3. Dynamic time-of-use tariff: offers a different price per unit of energy depending on the time of the day, and both the times and rates can vary, with electricity becoming cheaper when there’s a dip in demand
  4. Type-of-use tariffs: these separate your EV charging costs from the rest of your energy use, using a smart meter and a smart charger. Electricity used to charge your car is charged at a reduced rate, and the difference in cost is credited back to you at the end of the month
  5. Vehicle to Grid (V2G) tariffs: currently being trialled by Octopus Energy and Ovo Energy, the V2G technology allows EVs to store energy and sell it back to the grid when it’s most needed, and could potentially offer consumers huge savings in the future

Though there aren’t any EV tariffs currently on the market, in the past EDF, Ovo, and Octopus (among other providers) have all offered competitive EV tariffs to help cut the costs of keeping your car fully charged.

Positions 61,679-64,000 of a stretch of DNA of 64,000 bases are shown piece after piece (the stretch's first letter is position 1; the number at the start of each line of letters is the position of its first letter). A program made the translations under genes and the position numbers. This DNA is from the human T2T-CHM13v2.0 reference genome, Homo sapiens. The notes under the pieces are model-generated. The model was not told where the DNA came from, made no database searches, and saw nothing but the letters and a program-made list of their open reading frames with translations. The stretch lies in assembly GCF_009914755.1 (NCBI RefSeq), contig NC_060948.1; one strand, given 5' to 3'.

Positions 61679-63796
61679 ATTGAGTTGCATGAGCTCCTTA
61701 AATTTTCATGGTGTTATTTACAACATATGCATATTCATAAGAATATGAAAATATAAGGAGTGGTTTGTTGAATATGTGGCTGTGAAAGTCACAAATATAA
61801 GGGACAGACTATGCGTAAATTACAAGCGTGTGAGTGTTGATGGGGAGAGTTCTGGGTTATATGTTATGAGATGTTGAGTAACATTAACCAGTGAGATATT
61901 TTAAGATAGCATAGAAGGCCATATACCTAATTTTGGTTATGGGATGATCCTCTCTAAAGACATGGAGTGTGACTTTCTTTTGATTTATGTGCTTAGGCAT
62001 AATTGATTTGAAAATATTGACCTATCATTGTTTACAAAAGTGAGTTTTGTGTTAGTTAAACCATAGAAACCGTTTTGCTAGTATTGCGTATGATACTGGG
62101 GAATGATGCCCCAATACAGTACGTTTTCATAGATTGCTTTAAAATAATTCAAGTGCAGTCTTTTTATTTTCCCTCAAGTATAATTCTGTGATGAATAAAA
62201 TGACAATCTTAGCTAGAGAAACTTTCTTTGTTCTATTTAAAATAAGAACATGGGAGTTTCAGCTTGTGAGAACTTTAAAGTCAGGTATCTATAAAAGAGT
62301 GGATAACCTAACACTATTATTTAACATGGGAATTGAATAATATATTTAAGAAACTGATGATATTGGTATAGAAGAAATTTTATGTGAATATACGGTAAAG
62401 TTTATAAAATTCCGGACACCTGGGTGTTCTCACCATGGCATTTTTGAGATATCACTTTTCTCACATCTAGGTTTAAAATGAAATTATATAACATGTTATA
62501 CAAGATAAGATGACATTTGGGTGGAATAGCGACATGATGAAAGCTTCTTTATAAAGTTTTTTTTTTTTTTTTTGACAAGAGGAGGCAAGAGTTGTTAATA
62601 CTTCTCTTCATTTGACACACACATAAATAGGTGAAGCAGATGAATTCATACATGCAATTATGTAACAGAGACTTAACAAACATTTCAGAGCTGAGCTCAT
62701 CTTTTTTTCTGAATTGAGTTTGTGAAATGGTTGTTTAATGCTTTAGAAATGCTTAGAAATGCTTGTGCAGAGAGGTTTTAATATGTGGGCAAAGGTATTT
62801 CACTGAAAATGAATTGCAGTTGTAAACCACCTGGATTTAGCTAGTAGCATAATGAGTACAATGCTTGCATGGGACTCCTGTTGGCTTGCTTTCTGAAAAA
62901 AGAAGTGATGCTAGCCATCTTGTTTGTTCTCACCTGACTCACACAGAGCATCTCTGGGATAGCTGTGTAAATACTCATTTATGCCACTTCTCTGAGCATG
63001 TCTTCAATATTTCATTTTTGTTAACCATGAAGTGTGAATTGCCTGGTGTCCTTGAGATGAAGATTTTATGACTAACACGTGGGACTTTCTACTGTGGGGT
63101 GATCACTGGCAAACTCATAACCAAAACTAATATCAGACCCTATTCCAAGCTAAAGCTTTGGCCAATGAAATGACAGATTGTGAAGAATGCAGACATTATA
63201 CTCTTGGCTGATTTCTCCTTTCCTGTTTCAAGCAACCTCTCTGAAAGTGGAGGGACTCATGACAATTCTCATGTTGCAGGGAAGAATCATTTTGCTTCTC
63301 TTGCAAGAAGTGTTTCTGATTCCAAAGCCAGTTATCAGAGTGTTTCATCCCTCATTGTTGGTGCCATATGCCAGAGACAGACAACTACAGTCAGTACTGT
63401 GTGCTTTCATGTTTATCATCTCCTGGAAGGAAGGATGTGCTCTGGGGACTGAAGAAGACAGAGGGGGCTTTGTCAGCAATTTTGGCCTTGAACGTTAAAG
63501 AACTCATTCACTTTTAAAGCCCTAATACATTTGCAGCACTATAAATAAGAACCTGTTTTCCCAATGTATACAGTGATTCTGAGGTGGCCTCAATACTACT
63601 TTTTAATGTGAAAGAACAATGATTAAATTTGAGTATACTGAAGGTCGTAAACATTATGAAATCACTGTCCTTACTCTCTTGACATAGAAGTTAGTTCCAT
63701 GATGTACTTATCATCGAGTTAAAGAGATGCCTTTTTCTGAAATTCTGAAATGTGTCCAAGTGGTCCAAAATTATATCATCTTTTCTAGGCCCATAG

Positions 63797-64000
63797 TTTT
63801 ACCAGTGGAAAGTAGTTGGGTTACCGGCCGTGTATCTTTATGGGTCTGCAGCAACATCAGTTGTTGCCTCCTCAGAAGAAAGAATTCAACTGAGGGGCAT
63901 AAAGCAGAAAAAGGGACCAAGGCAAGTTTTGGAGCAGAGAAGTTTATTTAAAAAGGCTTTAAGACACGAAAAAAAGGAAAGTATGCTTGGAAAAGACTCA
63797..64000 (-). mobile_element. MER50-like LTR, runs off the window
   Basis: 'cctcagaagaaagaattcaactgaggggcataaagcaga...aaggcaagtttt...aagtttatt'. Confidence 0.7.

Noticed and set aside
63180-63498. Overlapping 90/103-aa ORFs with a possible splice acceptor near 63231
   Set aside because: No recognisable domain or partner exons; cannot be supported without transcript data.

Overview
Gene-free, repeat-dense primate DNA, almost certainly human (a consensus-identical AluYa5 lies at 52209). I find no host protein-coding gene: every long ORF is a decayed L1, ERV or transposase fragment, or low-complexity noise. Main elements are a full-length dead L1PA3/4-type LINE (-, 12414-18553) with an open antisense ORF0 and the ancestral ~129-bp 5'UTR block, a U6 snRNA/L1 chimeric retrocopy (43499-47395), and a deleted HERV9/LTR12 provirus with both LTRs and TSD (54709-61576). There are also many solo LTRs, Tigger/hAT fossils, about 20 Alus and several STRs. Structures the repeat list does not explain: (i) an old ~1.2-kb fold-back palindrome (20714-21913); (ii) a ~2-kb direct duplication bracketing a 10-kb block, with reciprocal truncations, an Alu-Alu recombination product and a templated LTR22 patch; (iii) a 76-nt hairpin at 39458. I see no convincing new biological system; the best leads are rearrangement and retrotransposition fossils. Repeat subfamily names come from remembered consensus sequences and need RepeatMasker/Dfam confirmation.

Watch this space: we’ll update this article when rates come back on the market so you’ve always got access to the most up-to-date information.

Tesla Superchargers

Charging at home vs in public

There’s no denying that public chargers are useful.

With over 30,000 public charging points found across the UK now, it’s unlikely you’ll be caught short without one nearby for a quick top-up charge. And a quick top-up is what they do best.

They do tend to work out more expensive than your at-home charger, and you may need to download an app to get it to work – but if you need a quick burst of energy to get you where you’re going, they’re excellent.

And to easily find your nearest public charging point, there are a whole host of useful apps for electric car drivers. Even if you’re 200 miles from home you’ll know exactly where to go.